A First-Hand Account at The Trump Election Protest - The American Spectator | USA News and Politics
A First-Hand Account at The Trump Election Protest
Photo by Matt Keener

The 2020 election was very much about who controlled the information and who got to tell the story. The Capitol “Riots” were no different. It’s hard to gauge how many people were truly there for the rally and event that day, in part because the mainstream media outlets would never want to give accurate totals for those numbers. It’s doubtful the scene or event would have made that much of a blip on the news radar that day if the events at the Capitol Building did not take place. Prior to that, CNN and others had little interest in explaining how a “losing” President presided over one of the largest crowds to ever gather at the Washington Monument on Wednesday in January.

I was sandwiched in the middle of a sea of the most people I’m convinced I will ever see in my entire life. An Ohioan – I looked out in every direction and figured the crowd was at least the scope of four to five totally packed Ohio Stadiums in Columbus. That is probably one of the overwhelming themes of a few days in Washington D.C. – there were just so many people. They were at the hotels. They were on the turnpike and at highway rest stops along the way in Trump gear with Trump flags. They were at the rally and split out in two different directions after the speech to head to the Capitol Building.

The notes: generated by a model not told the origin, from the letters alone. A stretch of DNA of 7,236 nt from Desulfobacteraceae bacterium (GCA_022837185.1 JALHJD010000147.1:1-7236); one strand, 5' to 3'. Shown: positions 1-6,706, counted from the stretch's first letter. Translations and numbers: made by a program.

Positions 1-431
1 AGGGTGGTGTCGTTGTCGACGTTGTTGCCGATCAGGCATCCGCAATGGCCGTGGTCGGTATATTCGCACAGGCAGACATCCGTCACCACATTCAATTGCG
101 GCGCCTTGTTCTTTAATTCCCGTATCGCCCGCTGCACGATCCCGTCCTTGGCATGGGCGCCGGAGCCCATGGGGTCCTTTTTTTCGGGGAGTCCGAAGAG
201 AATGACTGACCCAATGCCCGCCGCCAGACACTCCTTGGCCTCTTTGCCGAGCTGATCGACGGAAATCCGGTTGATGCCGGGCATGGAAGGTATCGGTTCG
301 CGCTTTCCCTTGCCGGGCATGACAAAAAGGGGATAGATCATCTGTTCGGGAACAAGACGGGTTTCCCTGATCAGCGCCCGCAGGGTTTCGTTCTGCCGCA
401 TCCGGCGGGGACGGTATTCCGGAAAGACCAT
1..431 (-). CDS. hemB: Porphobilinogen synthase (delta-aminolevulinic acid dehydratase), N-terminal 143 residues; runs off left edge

Ron N. from New York stood in front of us. In between speakers, he told the story of having COVID-19 and doctors telling his wife to get his affairs in order. And then one doctor fought to have Hydroxychloroquine prescribed. Nelson credited it for saving his life.

Sean R. stood to our right and filmed most of the events on his Go Pro. He described what brought him to D.C. His mother received a knock on the door Thanksgiving Day. “She followed the COVID protocols to a T prior to that. She would not leave the house,” he said. “She had seven people over for Thanksgiving and someone told on her. The cops threatened to arrest her. She had a nervous breakdown. She’s still not over it.”

From virus lockdowns, to the medication prescribed for the virus, to the number of people in attendance at a rally or what constitutes a “peaceful protest” versus a “riot”– every event and piece of information is spun, manipulated, or tweaked for an audience today.

What the media will not say is at the rally I saw some of the most beautiful scenes of my life. A crowd of Vietnamese marched through the audience with their yellow and red flags, one man’s face painted red, white, and blue with “Trump” across his forehead during the speeches.